10. Get back to the car, say to Bob “the area behind the building has nice habitat.”

11. Decide to walk there quickly. Both look at the one bird that pops up and exclaim “Lark Sparrow!”

Lots of things combined for that to happen. Of course, #2 meant I didn’t bother with the camera, but the bird stuck around long enough for Devin  Hefferon to get some nice pictures

Fall Starts with a Bang

Went to Prospect Hill this morning hoping for some early migrants. Started at Big Prospect where I had a Pine Warbler before heading down the slope. Chickadees and titmice all over but nothing with them. I took one of the side trails back up and had very little. Nothing at the end of Whitney, so I headed up the Ridge Trail to start towards the back end of the park. Reaching the more open area just below the tower, I heard some more chickadees and stopped to pish. Four birds promptly flew across the path. The first three were chickadees, the fourth was clearly not.  A quick look showed it to be an American Redstart. Worth a few minutes to work through anything else with them.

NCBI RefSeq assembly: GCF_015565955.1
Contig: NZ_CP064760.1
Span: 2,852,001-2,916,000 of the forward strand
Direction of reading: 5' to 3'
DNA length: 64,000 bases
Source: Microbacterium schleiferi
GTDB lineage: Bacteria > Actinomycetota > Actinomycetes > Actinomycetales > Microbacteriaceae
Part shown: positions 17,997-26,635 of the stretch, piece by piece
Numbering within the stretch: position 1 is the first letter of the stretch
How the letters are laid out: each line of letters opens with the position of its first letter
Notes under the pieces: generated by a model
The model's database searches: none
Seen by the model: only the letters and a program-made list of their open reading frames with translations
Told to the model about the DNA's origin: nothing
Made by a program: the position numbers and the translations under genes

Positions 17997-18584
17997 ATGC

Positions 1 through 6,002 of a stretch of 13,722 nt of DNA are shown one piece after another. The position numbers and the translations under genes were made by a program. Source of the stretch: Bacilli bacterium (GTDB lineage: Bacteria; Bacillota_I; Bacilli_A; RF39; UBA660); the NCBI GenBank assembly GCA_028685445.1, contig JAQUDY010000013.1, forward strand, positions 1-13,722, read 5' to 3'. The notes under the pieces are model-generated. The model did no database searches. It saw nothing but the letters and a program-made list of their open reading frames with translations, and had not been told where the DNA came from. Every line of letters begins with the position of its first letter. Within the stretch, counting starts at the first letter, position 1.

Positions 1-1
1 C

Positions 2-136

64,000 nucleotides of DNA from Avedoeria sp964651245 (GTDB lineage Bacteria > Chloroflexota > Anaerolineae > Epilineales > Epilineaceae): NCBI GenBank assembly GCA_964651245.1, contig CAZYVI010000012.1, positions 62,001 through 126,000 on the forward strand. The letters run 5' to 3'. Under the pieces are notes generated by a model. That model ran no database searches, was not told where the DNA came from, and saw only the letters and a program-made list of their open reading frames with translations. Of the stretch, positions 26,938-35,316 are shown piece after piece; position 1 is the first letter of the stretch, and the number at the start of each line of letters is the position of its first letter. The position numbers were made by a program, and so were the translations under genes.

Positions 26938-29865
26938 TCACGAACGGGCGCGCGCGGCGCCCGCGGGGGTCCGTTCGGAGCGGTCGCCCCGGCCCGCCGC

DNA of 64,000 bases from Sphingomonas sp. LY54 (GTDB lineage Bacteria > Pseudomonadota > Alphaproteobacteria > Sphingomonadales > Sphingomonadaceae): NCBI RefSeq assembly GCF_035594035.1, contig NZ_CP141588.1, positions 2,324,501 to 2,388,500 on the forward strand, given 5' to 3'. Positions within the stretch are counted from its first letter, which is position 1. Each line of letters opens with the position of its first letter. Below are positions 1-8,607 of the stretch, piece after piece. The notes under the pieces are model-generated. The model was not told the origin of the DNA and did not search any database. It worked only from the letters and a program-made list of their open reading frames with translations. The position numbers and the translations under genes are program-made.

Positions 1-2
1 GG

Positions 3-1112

Pretty quickly, another warbler popped up. Initial views showed big wingbars and left me a bit puzzled as the only thing I could think of was a Blackpoll, which would have been ridiculously early. After a few seconds of hiding, it came out again and I got a better view. A tiny, tiny tail and a huge eyebrow. That was enough to get Cerulean into my head and another look showed the confirming bluish back.

I scrambled for the camera and got a few poorly lit shots (of anything that moved, somehow I got a cardinal and the redstart before getting the warbler). I wasn’t helped by the fact that I only had enough room for maybe 10 shots on the card and had to scramble for a new one. Fortunately a couple were identifiable. The bird moved towards the tower and I chased after it. A few more shots and it moved down the road.


It took a couple minutes to relocate, but this time it posed for some nice shots.



Check out that blue near the tail!

The bird continued down the road and I let it go and rushed out an email. I then finished my loop through the park. Probably not quite concentrating, but lots more chickadees with not much among them. One hummingbird was nice and a couple of Gray Hairstreaks would have been the highlight on another day.

Back at Big Prospect, I made another pass and eventually caught up with Bob on the Whitney Trail. Although the flock was still present (we could hear the redstart among others), it took a good bit of effort to coax the Cerulean back out. And then we realized that the original spot was much better lit, so we coaxed it up there and got some moderate shots.


And then it was time for lunch.